MarCO Satellites Lose the Battle

The InSight lander from NASA did not leave alone for its trip to Mars that lasts seven months. InSight was followed on its journey by a spacecraft called MarCO which is the size of two suitcases. No other cube satellites have ever flown into deep space. After this experience, they are gone.

NASA used the MarCO satellites to make sure that nothing goes wrong with the entry, descent, and landing of the InSight on 26th November. The satellites were named after the robots from a 2008 Pixar Film, WALL-E and EVE.

According to NASA, the success of these satellites, as they were part of an experiment, was measured by survival. Engineers were excited by the fact that the small satellites which were flying behind InSight made it to Mars.

And as everything has a beginning, it must have an end too.

MarCO kept on flying after InSight landed safely on Mars. During that time the team behind the flying suitcases wanted to take a more in-depth look at their performance and to determine how much fuel they consumed by collecting data from each satellite.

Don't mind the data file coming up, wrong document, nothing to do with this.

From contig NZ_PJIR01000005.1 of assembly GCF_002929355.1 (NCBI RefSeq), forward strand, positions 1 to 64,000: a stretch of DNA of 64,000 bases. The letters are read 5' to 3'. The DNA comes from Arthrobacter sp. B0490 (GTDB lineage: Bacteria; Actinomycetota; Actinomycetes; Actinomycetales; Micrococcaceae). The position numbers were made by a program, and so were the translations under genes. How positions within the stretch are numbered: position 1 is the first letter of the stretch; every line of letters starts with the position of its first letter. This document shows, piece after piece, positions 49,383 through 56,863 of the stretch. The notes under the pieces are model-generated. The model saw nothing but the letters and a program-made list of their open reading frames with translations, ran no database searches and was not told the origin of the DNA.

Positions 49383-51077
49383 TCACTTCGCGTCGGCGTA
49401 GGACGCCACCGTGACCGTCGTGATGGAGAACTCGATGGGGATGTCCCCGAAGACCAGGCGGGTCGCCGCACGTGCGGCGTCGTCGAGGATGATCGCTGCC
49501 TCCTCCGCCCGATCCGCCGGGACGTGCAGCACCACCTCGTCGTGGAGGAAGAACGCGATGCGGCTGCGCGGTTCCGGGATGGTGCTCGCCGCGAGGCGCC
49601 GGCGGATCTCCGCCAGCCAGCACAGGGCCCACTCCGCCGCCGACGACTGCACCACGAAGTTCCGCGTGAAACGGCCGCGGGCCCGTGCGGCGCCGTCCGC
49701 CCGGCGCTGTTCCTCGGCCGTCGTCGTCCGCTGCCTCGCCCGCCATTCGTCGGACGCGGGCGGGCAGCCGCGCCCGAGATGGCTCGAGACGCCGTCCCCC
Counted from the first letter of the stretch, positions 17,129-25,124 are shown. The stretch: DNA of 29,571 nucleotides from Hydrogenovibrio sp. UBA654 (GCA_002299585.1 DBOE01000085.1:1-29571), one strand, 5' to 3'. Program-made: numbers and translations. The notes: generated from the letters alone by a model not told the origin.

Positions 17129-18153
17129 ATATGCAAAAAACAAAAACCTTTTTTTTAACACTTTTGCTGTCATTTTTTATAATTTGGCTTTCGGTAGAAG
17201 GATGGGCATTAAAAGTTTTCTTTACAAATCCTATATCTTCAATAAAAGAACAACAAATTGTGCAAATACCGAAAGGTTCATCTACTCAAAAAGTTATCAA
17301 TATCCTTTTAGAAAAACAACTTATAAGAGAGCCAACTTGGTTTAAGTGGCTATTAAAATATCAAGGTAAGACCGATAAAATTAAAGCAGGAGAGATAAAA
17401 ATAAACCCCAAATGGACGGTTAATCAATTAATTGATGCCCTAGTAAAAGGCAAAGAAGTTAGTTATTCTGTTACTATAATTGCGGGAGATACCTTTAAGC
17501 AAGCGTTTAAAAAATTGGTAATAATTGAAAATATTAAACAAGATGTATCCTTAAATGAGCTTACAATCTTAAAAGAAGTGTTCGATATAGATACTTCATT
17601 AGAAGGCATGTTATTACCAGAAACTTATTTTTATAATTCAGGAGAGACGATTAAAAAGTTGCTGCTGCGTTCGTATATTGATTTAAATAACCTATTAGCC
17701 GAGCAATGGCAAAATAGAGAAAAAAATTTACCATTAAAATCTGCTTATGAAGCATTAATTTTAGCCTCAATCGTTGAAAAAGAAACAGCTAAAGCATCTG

According to the MarCO chief engineer, Andy Klesh at NASA’s Jet Propulsion Laboratory, EVE and WALL-E fulfilled the team’s expectations. The last time the two satellite made contact with the engineers was on the 4th of January and 29th of December. With that being said, based on their estimations, WALL-E is more 1 million miles past Mars while  EVE is now 2 million miles past Mars.

The team is not surprised by the fact that the communication was lost. They think that WALL-E’s thruster leaked which caused control issues which consisted of being unable to receive and send commands. Another cause might have been the battery issues. However, both these satellites can be pointed toward the sun by their sensors, and they can recharge.

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Emmy Skylar

About the Author: Emmy Skylar

Emmy Skylar started working for Debate Report in 2017. Emmy grew up in a small town in northern Manitoba. But moved to Ontario for university. Before joining Debate Report, Emmy briefly worked as a freelance journalist for CBC News.  She covers politics and the economy.

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